It's unfortunate the Government’s undertaking to refer the question of the disposal of Petrotrin assets to the Parliament’s Committee on Energy Affairs was precipitated by a lawsuit.
The committee would have met in camera yesterday, although a public sitting would have been preferable given heated debates since the state oil company's refinery was mothballed last year, and the assets placed under a holding company and its subsidiaries.
But the move nonetheless underlines the useful role Parliament committees can play in avoiding allegations of lack of transparency and accountability.
The committee is set up to consider, whenever necessary, energy expenditure, administration, and policy. It has most recently been involved in examining the strategies to promote production. At its last meeting in February 2018, specific focus was placed on oil and gas companies and the Lashley Report prepared by the Petrotrin Review Committee. Ten senior officials of Petrotrin appeared. However, a meeting planned for March 2018 was cancelled.
The length of time since the last sitting of this committee was cited in the recent court case. It was also argued the government’s announcement that a firm tied to the OWTU was the preferred bidder for the assets was premature, as it was a matter which should have at least been considered by the committee. In light of the Government’s undertaking, attorneys Wayne Sturge and Gerald Ramdeen withdrew their application for an injunction to stop the sale but signalled interest in having the issue of whether the matter should have been put first to the committee ventilated. All of it, however, comes in the shadow of the well-established principle that Parliament is supreme. The extent of that principle is awaiting adjudication in pending matters.
All of the legal niceties aside, it is incumbent on the Cabinet to acknowledge the need for transparency and accountability in matters such as this. Crucially, it should be remembered that the sale is not a done deal, several pre-conditions are to be met and there are many factors that will have to be evaluated going forward. The committee could, potentially, be a useful tool to ensure that the entire evaluation is done in a manner that allows citizens to be at the table. An important precedent can be set.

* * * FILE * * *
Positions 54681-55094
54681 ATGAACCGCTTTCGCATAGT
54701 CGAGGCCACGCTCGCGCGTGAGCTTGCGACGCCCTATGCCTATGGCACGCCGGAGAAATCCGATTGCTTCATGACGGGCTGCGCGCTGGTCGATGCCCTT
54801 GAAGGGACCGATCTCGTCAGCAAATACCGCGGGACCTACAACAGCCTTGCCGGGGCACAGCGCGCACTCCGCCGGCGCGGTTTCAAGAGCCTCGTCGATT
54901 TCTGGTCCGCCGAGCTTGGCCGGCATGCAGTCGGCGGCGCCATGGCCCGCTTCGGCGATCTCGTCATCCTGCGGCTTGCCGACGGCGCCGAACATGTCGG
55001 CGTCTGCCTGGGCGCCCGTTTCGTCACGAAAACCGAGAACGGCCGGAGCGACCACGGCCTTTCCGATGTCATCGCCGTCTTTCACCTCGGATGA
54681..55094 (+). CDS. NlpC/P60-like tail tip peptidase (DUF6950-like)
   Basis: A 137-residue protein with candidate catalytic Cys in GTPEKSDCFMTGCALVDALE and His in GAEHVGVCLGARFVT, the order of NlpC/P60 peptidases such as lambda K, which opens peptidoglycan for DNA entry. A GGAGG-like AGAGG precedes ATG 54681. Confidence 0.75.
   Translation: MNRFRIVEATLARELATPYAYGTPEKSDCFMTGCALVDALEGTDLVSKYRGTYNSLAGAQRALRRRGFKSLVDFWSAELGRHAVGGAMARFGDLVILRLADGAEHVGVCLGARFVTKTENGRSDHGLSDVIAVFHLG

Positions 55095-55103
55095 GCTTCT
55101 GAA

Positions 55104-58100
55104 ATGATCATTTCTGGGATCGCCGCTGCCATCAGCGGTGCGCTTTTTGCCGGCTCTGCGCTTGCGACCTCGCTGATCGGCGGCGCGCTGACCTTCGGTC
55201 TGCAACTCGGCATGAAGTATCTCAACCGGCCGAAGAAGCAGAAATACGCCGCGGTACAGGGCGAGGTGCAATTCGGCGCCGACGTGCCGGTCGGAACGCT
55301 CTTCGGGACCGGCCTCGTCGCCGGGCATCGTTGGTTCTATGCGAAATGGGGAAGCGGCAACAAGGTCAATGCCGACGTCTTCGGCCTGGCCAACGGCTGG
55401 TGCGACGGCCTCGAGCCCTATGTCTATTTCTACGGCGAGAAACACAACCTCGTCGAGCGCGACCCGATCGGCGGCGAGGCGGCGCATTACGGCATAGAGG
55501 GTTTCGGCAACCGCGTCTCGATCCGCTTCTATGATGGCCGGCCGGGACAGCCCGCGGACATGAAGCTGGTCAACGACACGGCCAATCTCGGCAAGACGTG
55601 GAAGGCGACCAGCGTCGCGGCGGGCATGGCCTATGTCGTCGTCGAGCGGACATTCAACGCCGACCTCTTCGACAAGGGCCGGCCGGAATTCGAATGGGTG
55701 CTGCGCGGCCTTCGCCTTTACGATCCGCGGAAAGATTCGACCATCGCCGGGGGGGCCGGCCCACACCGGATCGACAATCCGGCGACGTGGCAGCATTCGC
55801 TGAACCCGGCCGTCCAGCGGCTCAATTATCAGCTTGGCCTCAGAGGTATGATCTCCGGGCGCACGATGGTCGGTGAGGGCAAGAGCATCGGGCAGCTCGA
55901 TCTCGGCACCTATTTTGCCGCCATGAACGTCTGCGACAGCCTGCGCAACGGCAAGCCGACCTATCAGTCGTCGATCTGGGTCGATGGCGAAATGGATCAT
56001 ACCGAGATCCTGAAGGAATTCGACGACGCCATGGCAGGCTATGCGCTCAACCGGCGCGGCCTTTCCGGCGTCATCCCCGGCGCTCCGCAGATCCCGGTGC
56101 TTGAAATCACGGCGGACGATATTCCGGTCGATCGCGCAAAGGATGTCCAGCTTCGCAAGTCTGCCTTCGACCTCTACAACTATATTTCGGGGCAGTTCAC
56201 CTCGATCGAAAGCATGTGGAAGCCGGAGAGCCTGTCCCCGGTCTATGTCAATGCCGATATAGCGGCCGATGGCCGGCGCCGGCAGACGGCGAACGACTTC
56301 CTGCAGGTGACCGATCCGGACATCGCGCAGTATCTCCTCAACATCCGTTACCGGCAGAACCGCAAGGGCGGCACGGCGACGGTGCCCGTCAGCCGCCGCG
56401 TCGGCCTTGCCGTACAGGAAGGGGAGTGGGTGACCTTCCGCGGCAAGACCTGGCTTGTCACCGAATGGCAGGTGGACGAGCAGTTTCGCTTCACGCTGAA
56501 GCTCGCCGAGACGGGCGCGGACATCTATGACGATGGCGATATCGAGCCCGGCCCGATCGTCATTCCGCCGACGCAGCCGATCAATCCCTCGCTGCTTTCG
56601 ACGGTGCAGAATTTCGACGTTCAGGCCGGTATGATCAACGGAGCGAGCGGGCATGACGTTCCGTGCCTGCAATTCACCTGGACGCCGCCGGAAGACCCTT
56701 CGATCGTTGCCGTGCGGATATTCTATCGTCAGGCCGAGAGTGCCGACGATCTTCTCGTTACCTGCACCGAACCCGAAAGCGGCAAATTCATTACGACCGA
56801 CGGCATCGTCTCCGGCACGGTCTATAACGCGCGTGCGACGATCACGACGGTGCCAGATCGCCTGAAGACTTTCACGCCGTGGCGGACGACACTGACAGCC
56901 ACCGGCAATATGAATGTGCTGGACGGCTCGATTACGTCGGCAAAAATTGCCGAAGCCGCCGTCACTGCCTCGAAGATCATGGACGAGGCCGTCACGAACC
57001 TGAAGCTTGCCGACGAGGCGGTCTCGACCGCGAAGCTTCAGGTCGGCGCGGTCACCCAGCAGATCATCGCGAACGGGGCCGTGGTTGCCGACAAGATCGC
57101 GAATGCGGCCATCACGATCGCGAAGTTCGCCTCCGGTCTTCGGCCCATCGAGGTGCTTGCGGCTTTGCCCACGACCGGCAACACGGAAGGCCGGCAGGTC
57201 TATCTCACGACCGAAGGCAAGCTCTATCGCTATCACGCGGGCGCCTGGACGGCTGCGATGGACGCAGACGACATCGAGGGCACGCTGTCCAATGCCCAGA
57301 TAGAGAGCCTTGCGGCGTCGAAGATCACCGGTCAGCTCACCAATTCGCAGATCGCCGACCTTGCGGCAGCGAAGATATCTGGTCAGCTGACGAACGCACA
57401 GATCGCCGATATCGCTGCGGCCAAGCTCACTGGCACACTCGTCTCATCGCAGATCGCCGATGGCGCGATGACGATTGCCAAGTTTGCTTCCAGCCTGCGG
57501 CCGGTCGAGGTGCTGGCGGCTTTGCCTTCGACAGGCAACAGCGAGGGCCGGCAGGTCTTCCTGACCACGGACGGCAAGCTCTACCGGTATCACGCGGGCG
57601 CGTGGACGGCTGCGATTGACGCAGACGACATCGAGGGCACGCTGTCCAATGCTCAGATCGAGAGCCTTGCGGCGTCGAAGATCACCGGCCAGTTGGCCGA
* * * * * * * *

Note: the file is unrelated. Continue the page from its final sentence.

Petrotrin is no stranger to Parliament’s committees. Several have investigated and reported on the dire conditions in the company over the years, at times raising crucial red flags. Our view is that the state and fate of Petrotrin should have been in some way addressed by the committee before this decision was made. Such a sequence of events could have gone a long way in staving off fears over transparency by presenting pertinent findings in relation to the company’s operations, the need to hold parties accountable for its losses, and the need for it to be effectively mothballed pending resolution of its review.
At the same time, all of this assumes a healthy relationship between Parliament’s committees and the executive of the day. Sadly, there is a long history of governments doing little on reports produced by these committees, even in the face of startling revelations.
Still, while there is always room for improvement, these committees provide important insights. They can help create a blueprint for more effective management of remaining state assets.